Genetic Signature Presents New Ovarian Cancer Drug Target
Analysis of HOX gene able to predict survival in ovarian cancer.
A recent study identified a gene signature that predicts poor survival for patients with ovarian cancer, as well as the identification of genes that promote cancer treatment resistance.
It’s been shown that the HOX gene family enables rapid cell division in developing embryos; however, most of these genes are switched off in adults. Prior research has shown that the HOX genes are switched back on in some cancers, including ovarian cancer, and helps cancer cells proliferate and survive.
In a study published in the International Journal of Cancer, researchers analyzed tissue samples from 99 women with epithelial ovarian cancer (EOC), and compared them with healthy ovarian and fallopian tube tissue samples. The results of the study showed there was little to no HOX expression found in normal ovarian tissue.
However, 36 of the 39 HOX genes were found at high levels in tissue samples of the EOC subtype called high grade serous, which accounts for about 80% of epithelial ovarian cancers.
Researchers also found a strong 5-gene signature in all patients who died from the disease, regardless of their length of survival.
Additionally, extensive tests were conducted on cells and preliminary tests on mice using the peptide drug HXR9, which targets HOX by blocking the function of the proteins the gene expresses, forcing cancer cells to die. Researchers tested both HXR9 and cisplatin, a drug commonly used to treat ovarian cancer, as well as a combination of the 2 drugs.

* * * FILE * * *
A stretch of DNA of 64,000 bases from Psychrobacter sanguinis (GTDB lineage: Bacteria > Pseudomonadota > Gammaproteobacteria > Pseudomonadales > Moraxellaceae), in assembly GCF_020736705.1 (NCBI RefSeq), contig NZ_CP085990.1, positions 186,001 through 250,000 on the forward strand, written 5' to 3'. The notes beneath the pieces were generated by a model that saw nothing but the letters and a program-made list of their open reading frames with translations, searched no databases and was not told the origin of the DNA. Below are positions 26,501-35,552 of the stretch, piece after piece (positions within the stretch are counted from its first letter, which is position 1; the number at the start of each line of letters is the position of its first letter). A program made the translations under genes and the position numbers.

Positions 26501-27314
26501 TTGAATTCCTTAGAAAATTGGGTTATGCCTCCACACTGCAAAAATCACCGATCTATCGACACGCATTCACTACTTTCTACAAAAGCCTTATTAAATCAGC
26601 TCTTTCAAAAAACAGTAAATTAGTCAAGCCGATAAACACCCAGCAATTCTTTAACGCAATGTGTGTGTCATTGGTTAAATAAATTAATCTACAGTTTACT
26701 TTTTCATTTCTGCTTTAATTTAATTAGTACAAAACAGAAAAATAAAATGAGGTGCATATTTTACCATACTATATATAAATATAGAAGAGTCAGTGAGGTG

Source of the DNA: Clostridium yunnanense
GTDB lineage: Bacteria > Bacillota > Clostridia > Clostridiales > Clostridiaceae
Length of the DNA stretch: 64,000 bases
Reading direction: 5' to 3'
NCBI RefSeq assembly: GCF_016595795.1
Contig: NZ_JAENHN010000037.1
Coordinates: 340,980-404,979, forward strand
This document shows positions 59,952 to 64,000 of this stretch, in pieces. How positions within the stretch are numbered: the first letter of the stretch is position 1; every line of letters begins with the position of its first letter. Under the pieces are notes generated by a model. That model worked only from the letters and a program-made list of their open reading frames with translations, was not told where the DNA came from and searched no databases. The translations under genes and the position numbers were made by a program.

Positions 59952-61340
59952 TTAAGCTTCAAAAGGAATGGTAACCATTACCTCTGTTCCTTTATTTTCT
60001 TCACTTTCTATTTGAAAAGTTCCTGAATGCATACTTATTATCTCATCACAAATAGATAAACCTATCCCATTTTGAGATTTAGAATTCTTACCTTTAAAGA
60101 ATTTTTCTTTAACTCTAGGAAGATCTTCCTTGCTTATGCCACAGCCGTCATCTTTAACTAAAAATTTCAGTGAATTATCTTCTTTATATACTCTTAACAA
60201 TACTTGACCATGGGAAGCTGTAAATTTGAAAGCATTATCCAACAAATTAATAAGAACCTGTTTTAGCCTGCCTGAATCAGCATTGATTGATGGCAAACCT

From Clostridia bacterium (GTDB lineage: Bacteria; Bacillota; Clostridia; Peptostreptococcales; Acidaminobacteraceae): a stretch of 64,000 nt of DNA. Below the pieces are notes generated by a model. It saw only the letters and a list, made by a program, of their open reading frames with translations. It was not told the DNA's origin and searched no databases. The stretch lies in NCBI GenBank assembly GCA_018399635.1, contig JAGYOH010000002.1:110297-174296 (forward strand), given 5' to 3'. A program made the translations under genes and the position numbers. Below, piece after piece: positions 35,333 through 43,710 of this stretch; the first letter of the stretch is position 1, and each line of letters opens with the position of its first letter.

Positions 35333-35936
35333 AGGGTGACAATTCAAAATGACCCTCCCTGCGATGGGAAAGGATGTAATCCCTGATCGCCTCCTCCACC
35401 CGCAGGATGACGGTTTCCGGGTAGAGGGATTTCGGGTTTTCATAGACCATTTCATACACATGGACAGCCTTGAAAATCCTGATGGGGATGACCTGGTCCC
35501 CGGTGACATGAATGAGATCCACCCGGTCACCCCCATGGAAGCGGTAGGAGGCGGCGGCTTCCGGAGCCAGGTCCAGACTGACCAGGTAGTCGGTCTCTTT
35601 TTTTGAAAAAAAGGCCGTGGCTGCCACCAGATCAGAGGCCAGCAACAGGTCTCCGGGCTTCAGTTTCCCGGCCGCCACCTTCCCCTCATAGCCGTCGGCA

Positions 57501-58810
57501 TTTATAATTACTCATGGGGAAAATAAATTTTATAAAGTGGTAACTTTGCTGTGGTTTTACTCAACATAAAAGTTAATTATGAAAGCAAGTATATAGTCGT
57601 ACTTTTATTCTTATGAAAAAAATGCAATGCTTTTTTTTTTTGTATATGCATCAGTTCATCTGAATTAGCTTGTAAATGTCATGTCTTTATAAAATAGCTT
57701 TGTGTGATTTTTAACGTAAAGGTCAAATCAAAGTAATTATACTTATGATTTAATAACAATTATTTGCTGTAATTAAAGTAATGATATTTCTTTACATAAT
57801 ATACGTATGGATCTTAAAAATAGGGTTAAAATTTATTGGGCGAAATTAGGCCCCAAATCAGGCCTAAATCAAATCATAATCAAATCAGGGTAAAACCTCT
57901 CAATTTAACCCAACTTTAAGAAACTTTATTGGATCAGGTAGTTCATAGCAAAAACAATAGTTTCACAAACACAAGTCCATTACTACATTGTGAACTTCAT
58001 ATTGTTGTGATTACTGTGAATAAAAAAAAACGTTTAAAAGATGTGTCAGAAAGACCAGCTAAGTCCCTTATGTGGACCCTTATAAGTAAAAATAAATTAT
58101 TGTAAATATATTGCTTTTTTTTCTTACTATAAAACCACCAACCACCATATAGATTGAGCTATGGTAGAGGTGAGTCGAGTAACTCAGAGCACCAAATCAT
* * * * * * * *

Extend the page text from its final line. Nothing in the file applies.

They found that when the drugs were combined, it significantly increased the number of cancerous cells that were killed compared with either of the drugs used alone.
“We’ve identified a set of genes which play a contributing role in resistance to chemotherapy, which is a major problem in the treatment of ovarian cancer,” said study co-author Zoe Kelly. “We also have strong and extensive cell line data which shows that using HXR9 can overcome this drug resistance, making the cell more susceptible to chemotherapy treatment.
“The results in mice were encouraging, but more muted: treated mice survived for longer, but the cell killing of the combination approach was only marginally better than HXR9 used on its own,” Kelly continued. “However, these tests were carried out over a very short timeframe, and I believe that more extensive tests in the mouse model would show clearer results. This needs to be the next step for this research.”
The findings suggest that this approach could help prevent chemotherapy resistance from developing and provide an alternative route for the treatment of ovarian cancer.
“This is the first comprehensive analysis of HOX gene expression in ovarian cancer and the first study to analyze changes in HOX expression in resistant cancer cells,” said lead researcher Richard Morgan. “The results strongly suggest that targeting these genes as a new treatment approach warrants further investigation. It also supports our belief that HXR9 should be further developed and tested in clinical trials.”